Supporting the transition to sustainable fishing

These projects are two of many occurring around the world. They form a part of the MSC's wider Pathway to Sustainability program, which offers a range of tools to help fisheries improve the environmental performance of their fishing practices. Beginning with comprehensive analysis of fisheries and their environments – benchmarked and pre-assessed against the MSC Fisheries Standard – pathway projects provide fishing operators and management bodies a roadmap to sustainability. 

Eight fisheries from the LEAD project, and four from PPAMP, have each undergone MSC pre-assessments to identify where they need to make improvements. In June of this year, MRAG Ltd was appointed to lead the formulation of action plans for the 12 pre-assessed fisheries; individual fishery ‘to-do lists’ for optimised ecological performance and fisheries management. For LEAD, the action plans also help inform the design of dedicated financing mechanisms to support West African fisheries’ transition to sustainable management practices.

Further, the MSC’s ‘pathway tools’ also help governments, industry and other stakeholders understand the problem and potential solutions, so they too can support fisheries to improve their practices. Through these MAVA funded projects, MSC ‘Level 1’ and ‘Level 2’ capacity building training has been conducted for 165 experts across universities, research institutions, fisheries administration and more. With a set of training workshops still in the pipeline for the remainder of 2021, the MSC aims to create a pool of regional experts able to assess and advice fisheries and the bodies in charge of coastal management.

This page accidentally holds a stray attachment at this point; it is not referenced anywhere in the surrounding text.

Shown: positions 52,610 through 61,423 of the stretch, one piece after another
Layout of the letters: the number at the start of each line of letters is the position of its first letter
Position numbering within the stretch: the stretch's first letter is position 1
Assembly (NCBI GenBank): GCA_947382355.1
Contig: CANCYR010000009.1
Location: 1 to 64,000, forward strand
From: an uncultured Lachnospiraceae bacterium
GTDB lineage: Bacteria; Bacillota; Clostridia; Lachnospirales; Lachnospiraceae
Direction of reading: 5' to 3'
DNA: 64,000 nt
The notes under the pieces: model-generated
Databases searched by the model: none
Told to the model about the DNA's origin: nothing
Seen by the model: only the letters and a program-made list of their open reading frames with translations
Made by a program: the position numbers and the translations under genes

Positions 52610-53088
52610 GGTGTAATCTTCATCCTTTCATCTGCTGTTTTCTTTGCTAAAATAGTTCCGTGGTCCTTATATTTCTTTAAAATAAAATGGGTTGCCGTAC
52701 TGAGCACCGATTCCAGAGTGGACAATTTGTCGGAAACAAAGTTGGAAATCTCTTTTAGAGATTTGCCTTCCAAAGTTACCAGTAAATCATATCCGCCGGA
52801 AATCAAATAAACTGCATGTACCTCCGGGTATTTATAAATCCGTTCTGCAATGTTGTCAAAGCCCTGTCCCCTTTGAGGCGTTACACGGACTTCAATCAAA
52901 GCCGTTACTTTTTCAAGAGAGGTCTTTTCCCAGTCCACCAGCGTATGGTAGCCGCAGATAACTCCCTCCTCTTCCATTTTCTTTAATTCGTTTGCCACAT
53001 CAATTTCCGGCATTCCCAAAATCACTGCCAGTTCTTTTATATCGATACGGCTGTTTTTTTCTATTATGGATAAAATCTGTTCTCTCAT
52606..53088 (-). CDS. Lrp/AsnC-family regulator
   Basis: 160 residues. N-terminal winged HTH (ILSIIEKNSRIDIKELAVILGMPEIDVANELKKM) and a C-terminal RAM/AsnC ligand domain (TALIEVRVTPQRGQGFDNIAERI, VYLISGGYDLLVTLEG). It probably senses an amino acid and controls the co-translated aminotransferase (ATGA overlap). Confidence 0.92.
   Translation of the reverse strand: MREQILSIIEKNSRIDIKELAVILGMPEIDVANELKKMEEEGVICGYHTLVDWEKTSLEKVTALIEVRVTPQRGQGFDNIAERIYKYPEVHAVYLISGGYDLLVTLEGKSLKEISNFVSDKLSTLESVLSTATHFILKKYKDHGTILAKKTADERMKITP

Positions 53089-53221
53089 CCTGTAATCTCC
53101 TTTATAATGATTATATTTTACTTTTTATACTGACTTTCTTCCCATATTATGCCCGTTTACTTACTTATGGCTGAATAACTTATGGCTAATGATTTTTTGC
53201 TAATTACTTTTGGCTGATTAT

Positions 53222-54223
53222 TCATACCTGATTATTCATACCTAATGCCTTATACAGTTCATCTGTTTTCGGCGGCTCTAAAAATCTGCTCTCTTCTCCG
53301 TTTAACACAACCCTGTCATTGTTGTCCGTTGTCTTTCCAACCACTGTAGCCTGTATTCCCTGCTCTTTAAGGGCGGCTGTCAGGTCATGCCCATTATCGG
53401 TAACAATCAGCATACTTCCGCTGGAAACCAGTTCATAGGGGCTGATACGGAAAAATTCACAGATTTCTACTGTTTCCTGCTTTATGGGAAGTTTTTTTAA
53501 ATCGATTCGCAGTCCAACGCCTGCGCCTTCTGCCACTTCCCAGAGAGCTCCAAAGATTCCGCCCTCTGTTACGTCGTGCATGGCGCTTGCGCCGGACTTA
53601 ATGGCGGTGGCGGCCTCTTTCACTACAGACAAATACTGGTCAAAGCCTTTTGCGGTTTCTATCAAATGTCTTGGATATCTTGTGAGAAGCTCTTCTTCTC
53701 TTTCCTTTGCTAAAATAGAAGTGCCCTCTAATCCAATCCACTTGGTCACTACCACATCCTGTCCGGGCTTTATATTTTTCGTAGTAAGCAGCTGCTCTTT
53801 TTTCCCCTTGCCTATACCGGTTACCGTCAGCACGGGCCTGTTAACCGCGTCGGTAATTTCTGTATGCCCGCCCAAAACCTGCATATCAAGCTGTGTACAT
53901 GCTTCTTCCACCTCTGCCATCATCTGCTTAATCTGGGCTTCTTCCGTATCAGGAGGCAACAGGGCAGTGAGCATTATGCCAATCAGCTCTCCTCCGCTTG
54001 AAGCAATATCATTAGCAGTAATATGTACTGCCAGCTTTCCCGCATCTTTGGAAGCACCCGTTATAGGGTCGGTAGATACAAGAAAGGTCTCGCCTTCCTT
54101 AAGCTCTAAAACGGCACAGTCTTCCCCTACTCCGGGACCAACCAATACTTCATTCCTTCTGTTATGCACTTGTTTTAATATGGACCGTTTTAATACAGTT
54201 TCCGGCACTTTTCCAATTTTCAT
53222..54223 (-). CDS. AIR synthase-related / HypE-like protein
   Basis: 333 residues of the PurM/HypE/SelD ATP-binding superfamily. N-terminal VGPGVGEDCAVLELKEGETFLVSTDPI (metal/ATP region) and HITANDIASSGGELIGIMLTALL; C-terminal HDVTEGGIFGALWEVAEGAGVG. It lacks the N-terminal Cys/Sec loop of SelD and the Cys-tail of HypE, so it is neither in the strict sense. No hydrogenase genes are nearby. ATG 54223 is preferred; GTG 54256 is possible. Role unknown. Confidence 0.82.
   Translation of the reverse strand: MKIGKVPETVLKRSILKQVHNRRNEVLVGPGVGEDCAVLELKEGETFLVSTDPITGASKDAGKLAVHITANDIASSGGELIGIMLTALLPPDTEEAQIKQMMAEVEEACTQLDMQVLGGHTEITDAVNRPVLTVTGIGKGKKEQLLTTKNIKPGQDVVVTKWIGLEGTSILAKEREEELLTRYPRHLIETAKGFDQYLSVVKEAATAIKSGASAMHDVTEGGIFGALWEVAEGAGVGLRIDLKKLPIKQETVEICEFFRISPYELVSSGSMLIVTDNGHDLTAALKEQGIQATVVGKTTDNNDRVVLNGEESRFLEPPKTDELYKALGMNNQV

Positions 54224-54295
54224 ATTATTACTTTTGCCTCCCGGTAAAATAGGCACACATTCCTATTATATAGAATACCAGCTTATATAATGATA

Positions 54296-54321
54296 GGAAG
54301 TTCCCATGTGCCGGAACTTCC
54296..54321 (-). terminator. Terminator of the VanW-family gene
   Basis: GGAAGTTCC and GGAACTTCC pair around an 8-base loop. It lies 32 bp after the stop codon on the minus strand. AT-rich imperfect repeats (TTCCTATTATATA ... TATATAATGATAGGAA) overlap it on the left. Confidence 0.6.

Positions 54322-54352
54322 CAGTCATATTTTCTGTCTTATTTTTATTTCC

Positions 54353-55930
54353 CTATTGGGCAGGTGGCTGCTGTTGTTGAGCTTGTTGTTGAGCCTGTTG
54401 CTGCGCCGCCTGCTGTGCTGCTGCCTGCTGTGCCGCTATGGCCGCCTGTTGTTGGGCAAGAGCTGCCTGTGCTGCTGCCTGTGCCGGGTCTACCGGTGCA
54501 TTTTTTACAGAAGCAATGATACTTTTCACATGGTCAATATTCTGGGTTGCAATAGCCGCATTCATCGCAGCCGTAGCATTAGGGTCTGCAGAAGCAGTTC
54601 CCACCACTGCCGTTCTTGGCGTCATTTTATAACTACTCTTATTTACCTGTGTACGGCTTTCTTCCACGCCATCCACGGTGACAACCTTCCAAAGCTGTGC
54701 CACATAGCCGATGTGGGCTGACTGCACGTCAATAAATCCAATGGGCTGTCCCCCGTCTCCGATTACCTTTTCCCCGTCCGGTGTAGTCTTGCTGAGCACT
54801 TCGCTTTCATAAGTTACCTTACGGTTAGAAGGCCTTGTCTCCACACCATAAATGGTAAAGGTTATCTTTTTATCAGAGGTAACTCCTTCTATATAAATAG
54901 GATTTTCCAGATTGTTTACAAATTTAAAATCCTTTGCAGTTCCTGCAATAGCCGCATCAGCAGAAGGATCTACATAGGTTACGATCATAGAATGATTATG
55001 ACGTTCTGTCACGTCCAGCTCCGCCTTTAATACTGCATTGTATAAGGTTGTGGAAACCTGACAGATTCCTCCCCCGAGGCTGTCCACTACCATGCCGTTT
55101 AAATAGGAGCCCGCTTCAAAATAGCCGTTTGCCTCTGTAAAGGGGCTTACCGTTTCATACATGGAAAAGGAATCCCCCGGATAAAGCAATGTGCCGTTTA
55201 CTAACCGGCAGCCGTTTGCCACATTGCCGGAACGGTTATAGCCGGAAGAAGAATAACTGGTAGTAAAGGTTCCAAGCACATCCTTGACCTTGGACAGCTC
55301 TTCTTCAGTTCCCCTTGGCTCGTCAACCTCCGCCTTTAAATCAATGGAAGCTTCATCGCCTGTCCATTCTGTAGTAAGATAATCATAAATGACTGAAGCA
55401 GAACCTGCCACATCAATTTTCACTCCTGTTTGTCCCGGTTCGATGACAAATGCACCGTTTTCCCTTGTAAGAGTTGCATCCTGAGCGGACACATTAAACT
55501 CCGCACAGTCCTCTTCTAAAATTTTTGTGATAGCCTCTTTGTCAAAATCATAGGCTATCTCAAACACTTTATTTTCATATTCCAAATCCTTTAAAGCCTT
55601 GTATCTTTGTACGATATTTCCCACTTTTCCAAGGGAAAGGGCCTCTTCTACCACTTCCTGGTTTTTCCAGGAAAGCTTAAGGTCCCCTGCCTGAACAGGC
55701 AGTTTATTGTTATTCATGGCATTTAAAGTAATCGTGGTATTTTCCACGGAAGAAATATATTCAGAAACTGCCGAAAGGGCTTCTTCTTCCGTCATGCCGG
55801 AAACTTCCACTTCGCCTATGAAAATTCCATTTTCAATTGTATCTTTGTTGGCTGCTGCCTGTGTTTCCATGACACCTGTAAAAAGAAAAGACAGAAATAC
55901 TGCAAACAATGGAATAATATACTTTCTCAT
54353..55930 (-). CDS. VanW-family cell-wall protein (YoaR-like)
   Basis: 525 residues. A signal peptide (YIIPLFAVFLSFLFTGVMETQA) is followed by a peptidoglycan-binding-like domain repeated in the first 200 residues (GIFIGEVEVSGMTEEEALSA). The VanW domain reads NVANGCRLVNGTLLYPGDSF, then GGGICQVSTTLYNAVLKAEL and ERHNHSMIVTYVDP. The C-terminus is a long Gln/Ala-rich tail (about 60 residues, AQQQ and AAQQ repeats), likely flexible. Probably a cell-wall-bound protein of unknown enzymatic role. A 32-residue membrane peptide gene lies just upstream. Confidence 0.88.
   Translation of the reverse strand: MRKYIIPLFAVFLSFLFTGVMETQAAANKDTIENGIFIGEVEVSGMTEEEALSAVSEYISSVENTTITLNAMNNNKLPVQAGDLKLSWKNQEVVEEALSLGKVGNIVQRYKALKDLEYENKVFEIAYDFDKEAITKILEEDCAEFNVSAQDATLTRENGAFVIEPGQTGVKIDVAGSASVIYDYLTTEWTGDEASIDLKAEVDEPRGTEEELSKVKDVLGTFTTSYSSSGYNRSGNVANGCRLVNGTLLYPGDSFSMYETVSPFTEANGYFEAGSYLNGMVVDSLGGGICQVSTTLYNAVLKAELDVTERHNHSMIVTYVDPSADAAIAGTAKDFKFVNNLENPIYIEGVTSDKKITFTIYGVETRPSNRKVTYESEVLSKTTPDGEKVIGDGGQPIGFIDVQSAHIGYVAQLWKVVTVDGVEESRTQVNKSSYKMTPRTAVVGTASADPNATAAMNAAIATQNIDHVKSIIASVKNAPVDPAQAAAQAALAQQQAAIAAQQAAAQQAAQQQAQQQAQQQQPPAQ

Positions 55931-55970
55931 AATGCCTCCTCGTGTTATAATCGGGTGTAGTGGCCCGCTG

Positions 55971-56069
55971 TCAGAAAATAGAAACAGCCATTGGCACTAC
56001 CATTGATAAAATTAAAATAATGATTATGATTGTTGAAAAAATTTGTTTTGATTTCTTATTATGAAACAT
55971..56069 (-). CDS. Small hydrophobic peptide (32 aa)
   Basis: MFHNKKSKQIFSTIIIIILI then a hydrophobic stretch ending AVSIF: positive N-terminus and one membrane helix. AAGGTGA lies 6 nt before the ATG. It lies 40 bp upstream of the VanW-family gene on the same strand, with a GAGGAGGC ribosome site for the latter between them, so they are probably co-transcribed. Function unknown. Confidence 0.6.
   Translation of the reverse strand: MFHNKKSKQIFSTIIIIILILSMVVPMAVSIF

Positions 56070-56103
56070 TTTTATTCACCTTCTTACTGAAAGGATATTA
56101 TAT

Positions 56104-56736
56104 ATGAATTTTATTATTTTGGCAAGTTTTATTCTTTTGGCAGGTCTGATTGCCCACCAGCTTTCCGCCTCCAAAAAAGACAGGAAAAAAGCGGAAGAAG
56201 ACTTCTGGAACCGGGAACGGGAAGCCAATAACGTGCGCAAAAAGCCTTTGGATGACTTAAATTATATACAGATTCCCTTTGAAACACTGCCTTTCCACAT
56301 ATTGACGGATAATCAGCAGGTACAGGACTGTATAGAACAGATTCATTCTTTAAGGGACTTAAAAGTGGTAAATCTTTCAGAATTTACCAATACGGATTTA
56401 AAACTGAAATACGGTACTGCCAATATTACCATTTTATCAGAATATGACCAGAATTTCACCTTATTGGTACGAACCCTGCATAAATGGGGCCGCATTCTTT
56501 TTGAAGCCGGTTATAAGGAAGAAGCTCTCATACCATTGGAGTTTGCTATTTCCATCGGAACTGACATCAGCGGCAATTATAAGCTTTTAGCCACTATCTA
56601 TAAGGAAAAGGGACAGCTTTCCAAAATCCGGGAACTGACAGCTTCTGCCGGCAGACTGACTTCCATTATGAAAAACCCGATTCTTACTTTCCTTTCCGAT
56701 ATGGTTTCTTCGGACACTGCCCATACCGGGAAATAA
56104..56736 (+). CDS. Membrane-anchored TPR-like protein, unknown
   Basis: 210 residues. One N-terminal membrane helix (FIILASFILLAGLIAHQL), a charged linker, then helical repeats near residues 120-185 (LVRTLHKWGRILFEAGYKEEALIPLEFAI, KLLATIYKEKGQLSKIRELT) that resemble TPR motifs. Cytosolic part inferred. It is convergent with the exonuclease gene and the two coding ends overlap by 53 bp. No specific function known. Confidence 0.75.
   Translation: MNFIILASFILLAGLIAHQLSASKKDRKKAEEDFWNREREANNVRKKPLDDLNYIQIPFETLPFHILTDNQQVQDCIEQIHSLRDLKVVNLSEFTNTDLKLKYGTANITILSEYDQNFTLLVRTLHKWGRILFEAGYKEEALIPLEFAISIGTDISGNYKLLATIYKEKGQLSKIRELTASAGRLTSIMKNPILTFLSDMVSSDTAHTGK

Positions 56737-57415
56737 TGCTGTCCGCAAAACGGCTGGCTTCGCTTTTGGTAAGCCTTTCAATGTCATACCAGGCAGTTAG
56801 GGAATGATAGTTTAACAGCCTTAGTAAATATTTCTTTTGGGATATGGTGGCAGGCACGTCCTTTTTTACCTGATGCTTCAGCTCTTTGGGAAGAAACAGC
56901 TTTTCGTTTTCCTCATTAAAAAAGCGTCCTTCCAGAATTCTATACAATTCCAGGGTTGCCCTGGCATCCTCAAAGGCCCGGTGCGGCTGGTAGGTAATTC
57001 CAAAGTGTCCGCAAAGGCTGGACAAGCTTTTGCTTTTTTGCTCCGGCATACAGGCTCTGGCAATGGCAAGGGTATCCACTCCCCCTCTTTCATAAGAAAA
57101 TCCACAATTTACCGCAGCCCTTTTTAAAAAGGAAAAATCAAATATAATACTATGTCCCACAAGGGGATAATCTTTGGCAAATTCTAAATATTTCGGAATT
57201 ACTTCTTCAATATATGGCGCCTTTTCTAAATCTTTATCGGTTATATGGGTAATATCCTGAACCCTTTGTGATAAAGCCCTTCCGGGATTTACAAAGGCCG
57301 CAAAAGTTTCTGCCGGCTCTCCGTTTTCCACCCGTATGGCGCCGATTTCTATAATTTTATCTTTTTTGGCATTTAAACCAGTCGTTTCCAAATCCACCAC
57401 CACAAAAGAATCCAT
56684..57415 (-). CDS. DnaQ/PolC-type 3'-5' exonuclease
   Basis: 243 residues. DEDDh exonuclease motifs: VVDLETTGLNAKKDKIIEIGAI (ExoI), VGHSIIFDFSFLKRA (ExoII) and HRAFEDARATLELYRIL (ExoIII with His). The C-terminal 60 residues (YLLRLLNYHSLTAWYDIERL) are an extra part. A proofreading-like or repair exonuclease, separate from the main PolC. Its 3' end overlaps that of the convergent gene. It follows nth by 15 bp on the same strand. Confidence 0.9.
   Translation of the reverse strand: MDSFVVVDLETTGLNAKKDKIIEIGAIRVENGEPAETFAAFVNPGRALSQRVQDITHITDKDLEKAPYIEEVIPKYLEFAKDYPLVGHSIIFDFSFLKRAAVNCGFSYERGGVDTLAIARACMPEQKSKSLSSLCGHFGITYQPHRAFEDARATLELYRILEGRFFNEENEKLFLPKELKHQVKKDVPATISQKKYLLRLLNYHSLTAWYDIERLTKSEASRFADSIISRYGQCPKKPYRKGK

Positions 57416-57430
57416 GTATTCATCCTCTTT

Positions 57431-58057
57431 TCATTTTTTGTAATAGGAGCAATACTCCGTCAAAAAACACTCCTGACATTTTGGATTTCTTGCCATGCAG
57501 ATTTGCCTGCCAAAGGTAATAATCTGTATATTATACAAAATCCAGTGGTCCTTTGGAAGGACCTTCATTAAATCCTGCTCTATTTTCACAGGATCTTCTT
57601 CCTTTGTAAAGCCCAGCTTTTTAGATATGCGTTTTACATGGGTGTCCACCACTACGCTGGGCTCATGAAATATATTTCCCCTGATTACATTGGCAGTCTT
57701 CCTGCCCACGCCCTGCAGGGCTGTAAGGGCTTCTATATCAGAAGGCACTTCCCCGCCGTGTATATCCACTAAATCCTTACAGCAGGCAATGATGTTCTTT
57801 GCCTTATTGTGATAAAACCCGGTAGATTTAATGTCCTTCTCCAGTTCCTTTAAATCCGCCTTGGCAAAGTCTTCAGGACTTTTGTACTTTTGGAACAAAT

Ibrahima Niamadio of the Marine Stewardship Council’s West African team said:

“The fisheries engaged in these two projects, particularly small pelagics, are a major contributor to West Africa exports and deliver great socio-economic benefit to the local fishing communities. 

Our fisheries face many pressures such as limited fisheries management and governance, IUU and climate change. The need for sustainable fishing has never been so important for our small pelagic fisheries. We want to make sure that all fisheries in West Africa, regardless of size and location, can use the MSC Fisheries Standard as a guide to operate sustainably.

Multi-fishery improvement initiatives require a multi-stakeholder approach and we’re really pleased to be working alongside the local governments, fishers, industry and private project partners.”

The Marine Stewardship Council’s Senior Fisheries Program Manager for Pathways and Small Pelagics, Carlos Montero Castaño, added: 

"MSC certification is not necessarily the only end goal for these projects. Our purpose is to build a solid basis in the West African region to generate proper knowledge and incentive to help fisheries management transition towards sustainability, and understand the financial challenges this transition implies.

"Our strategy is to work with governments to support their efforts to improve the management practices of these fisheries through our tools and models. The MSC's Fisheries Standard is a very strong tool used by both the LEAD and PPAMP projects to identify the environmental challenges of the fisheries, and to plan improvements to overcome their sustainability barriers.

"Raising funds is, and will be, critical to support these fisheries on their journey towards sustainability and potential certification. We expect that some of these fisheries may be in the position to apply for the In-transition to MSC (ITM) program at the end of the current phase of the projects."

The MSC expects the impact of these regional projects will contribute to the local delivery of the UN Sustainable Development Goal 14, Life Below Water. The MSC is committed to helping fisheries in developing regions, with an ambition for more than a third of global marine catch to be engaged with the program by 2030.

Read more about the MSC’s Pathway to Sustainability projects